By Rich Simon
Over the last 20 or 30 years, probably no other diagnosis has been more alluring to the therapy profession and more prone to evoking fervid discussion than trauma. None has done more than trauma to spark therapeutic creativity, generate new and innovative treatments, and even transform the way we think about and practice therapy in almost any setting with almost any client.
For one thing, we no longer think only in terms of psychotherapy as a largely mind-to-mind exercise between therapist and client. In what’s really a revolution in the field, trauma has largely ushered in a truly holistic, integrated way of thinking about all so-called mental disorders. If anything can kill off the last remnants of Cartesian dualism in psychotherapy, it should be this profoundly integrative convergence of what were once thought incompatible streams of knowledge.
This year’s Networker Symposium offers a rare opportunity to see the some of the field’s leading innovators demonstrate their work and highlight the latest advances in the treatment of trauma. To get a sense of the cutting edge in trauma treatment today, just take a look at some of the offerings on this year’s program:
Engaging the Client with a Disorganized Attachment Style with Diana Fosha, Stephen Porges and Diane Poole Heller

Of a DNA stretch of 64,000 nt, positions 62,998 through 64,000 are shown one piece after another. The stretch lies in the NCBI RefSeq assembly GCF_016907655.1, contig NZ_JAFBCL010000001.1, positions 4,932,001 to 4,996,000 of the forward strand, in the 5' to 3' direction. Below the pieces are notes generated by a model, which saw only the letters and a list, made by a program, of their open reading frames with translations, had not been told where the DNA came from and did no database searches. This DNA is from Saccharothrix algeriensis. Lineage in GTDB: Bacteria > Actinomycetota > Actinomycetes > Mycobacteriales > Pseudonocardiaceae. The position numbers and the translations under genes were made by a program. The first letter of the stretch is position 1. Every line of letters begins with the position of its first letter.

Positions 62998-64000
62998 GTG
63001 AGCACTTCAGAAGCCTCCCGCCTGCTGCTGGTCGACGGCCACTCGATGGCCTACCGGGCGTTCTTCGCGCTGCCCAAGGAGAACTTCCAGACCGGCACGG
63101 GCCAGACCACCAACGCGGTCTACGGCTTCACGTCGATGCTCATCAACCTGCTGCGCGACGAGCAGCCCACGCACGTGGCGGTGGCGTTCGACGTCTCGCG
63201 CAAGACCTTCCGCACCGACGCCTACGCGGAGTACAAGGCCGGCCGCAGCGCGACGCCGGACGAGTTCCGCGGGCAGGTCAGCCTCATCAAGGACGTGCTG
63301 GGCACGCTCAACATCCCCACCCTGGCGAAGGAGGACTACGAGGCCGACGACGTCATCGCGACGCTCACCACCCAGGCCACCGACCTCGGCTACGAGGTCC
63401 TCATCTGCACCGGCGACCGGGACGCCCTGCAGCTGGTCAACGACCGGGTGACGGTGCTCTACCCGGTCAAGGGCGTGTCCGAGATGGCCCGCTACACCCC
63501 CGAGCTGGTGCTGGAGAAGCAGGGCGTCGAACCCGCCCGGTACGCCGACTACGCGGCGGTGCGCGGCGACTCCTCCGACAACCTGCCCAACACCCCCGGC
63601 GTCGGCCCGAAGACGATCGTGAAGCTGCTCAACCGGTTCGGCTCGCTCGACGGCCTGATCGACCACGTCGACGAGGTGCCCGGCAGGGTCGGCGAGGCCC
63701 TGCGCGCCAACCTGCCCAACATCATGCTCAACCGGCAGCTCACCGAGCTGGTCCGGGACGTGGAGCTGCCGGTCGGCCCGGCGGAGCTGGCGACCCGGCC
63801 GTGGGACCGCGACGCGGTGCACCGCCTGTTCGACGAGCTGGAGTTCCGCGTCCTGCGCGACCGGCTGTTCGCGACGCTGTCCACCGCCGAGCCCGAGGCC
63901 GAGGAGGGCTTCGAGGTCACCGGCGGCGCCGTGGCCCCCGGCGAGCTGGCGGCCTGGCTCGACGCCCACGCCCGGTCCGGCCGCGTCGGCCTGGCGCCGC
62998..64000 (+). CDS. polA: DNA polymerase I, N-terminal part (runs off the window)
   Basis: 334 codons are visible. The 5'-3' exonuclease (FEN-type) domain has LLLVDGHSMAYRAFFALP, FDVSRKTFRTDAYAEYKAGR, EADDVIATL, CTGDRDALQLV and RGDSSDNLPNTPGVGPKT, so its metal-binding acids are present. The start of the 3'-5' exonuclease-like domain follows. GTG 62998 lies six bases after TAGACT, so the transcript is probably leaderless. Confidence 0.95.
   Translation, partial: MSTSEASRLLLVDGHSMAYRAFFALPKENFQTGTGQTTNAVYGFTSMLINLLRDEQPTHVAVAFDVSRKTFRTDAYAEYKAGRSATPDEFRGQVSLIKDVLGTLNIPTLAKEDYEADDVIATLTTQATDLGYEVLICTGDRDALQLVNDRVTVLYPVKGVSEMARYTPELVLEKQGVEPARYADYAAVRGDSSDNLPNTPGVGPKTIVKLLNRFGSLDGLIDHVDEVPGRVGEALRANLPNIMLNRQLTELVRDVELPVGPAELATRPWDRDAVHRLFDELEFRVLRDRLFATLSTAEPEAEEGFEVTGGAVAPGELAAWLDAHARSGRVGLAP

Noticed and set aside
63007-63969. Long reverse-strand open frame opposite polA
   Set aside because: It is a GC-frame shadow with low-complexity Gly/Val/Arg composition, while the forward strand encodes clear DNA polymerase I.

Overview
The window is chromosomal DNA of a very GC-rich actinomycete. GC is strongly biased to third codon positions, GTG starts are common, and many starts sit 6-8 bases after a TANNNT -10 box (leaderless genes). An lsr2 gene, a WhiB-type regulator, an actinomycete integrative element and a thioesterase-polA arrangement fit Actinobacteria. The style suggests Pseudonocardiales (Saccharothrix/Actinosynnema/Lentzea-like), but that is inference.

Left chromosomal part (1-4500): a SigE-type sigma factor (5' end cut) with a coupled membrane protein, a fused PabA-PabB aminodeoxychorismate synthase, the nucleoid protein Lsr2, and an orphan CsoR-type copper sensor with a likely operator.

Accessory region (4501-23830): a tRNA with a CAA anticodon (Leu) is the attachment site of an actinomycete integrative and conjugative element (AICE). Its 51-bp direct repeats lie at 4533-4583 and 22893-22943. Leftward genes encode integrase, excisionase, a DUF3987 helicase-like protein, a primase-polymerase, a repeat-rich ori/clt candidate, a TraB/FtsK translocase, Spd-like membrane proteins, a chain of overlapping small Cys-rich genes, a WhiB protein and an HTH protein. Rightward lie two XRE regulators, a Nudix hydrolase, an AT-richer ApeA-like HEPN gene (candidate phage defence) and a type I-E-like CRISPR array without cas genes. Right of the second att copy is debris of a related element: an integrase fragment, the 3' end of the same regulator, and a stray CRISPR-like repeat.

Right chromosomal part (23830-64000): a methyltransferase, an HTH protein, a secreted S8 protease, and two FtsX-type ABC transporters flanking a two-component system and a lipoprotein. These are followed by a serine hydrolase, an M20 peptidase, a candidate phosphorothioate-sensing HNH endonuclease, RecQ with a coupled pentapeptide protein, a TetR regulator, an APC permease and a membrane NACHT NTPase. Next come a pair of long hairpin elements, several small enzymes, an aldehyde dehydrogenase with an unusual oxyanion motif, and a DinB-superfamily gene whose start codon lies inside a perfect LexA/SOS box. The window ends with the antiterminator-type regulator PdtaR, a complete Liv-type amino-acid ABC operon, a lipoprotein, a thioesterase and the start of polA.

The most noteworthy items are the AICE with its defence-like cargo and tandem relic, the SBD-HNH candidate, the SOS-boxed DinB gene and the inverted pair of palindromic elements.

Two noted trauma specialists and a noted neuroscientist explore the fraught, moment-to-moment decision-making involved in doing attachment-based work extremely vulnerable clients.
Moving Through the Eye of the Storm with Richard Schwartz, Deany Laliotis and Janina Fisher
While most trauma therapists agree that establishing a sense of safety and connection is essential to therapeutic success, here’s a chance to see two master therapists use clinical videos to demonstrate two very different approaches.
Working the Edge in Healing Trauma with Diane Poole Heller
We all know the dangers of pushing trauma clients too far too fast. But what about the dangers of playing it too safe? When can a therapist’s overprotectiveness get in the way of growth?
Post-Traumatic Growth with Lisa Ferentz
In addition to helping clients process the pain of trauma, what about nurturing their potential for new possibilities of healing through post-traumatic growth?
The Challenge of Treating Complex PTSD with Mary Jo Barrett and Linda Stone Fish
When working with trauma cases how often do you see clients go into flight, fight and/or freeze?
Expand your repertoire of techniques to handle matters when things heat up and get intense.
The Many Faces of EMDR with Deany Lalitois
Discover how to use this evidence-based model, not only with trauma but with a broad spectrum of presenting issues.
If you’re looking for new ideas for your practice and new directions in your work with trauma, register for Symposium 2016 now.
Editor, Psychotherapy Networker